Four tips to get disability

Tips to get your disability approved

by Tim Moore. Free Case Evaluation for North Carolina Residents here.


How do you get disability?

How to get disability? It’s not a question anyone will ever think of unless they have a serious physical or mental condition that limits their ability to work. Unfortunately, that’s when they find out how long and frustrating the disability claim process can be.

(Read if you live in North Carolina)

On this page, I present four good tips to improve your chances of getting disability. They are useful because they actually address the two areas of evidence Social Security will look at: your medical history and your work history.

First of all, to get disability, you need to file an application, preferably with a local Social Security office. The very best way to go about this is to ignore the SSA 1-800 number which often gives out wrong information and also stay away from the SSA online filing option. Instead, call your local Social Security office, tell them you wish to apply, and have them set up an appointment for a telephone application interview. From there, Social Security will do the rest.

If you get denied, you need to not give up, and not file a new claim. Many people mistakenly start a new application instead of appealing. But doing that gives up your appeal rights and the chance to be heard at a hearing where the approval chances may be higher. If you get denied, start the appeal process as quickly as you can.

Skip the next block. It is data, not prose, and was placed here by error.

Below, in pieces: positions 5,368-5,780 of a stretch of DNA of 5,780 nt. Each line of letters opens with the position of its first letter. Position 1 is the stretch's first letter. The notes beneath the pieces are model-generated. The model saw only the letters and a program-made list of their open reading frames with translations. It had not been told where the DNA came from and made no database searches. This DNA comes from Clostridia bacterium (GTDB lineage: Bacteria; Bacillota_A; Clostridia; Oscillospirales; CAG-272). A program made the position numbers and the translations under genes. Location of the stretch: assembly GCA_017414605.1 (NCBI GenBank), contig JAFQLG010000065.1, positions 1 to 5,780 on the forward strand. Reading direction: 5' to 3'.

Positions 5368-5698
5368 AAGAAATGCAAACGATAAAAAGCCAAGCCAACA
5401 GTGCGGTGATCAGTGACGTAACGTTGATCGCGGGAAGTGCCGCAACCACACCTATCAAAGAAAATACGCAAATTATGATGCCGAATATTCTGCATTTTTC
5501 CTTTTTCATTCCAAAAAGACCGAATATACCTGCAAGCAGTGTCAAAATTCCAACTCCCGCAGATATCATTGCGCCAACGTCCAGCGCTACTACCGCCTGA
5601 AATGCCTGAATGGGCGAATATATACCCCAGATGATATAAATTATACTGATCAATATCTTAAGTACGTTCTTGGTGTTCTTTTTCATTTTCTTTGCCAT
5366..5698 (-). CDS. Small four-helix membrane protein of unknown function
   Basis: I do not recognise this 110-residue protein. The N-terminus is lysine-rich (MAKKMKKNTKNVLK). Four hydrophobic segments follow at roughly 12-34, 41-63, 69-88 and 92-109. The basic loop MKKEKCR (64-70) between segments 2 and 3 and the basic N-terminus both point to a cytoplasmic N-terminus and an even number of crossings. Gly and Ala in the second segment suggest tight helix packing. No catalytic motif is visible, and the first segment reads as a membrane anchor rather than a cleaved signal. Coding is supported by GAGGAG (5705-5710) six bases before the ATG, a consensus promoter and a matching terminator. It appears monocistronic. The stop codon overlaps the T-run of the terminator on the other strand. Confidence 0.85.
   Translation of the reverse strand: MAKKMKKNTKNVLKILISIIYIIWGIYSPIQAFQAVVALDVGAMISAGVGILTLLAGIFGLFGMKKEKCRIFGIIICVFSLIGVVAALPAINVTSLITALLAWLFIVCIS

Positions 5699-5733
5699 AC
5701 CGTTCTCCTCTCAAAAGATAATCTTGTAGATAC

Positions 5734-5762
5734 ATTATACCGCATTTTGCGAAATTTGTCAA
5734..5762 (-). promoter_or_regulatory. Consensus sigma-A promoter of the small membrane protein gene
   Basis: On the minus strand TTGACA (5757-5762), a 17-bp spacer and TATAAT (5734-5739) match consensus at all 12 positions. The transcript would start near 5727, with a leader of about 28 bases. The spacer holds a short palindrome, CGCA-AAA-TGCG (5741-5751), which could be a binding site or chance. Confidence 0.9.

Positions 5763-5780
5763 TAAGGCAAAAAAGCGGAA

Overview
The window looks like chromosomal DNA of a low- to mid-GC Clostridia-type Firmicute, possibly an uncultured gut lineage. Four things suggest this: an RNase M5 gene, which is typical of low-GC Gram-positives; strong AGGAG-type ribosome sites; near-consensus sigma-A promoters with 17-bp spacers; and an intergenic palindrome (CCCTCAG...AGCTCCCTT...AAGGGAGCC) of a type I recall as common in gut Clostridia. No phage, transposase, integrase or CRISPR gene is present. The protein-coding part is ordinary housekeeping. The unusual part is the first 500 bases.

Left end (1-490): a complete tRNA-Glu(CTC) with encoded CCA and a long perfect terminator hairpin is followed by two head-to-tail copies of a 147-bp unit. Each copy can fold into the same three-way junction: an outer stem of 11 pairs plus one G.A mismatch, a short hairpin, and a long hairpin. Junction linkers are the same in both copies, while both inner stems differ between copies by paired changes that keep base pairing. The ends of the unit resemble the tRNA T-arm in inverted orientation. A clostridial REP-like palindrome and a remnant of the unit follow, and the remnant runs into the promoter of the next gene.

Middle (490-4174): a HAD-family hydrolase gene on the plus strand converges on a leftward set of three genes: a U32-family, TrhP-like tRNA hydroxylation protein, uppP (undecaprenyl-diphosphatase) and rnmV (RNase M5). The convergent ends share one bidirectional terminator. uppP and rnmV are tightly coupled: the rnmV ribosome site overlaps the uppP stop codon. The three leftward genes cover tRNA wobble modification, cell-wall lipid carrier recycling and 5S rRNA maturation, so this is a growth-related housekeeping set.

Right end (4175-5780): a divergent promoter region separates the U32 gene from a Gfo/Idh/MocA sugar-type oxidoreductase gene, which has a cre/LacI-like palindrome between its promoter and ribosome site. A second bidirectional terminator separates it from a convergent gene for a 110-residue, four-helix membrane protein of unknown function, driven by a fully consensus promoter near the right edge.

Filing appeals to help you get disability

In most states, you have the options of a reconsideration appeal and a disability hearing appeal. The reconsideration comes after your disability application is denied. If the request for reconsideration is also denied (80 percent of them are), you can ask for a hearing.

The disability hearing appeal is where you will have your best chance to get your disability. Usually, more than half of all hearings result in an approval.

Why does the disability hearing have better odds?

The hearing is where you will meet the person deciding your case (an administrative law judge) and this is where you can present statements from your doctors. The hearing is also where a lawyer can prepare your case, submit additional evidence, and argue that your case meets the Social Security definition of disability.

Winning your case sooner saves hardship

Even though you may eventually go to a disability hearing, make every attempt to win the case as soon as possible to avoid financial hardship that can cause you to file bankruptcy or lose your home. Speaking as a former disability examiner, here are four tips to make a stronger case so you can get your disability.

Tip 1 to get your disability

When you apply, give Social Security all of your medical treatment sources, including all doctors, clinics, and hospitals. Make sure you include the names of your doctors and the addresses of your medical providers.

Note: the number one factor in slowing down a disability case…is how long it takes a disability examiner to get your medical records. So don’t make it any harder for them. Instead, make it as easy as possible.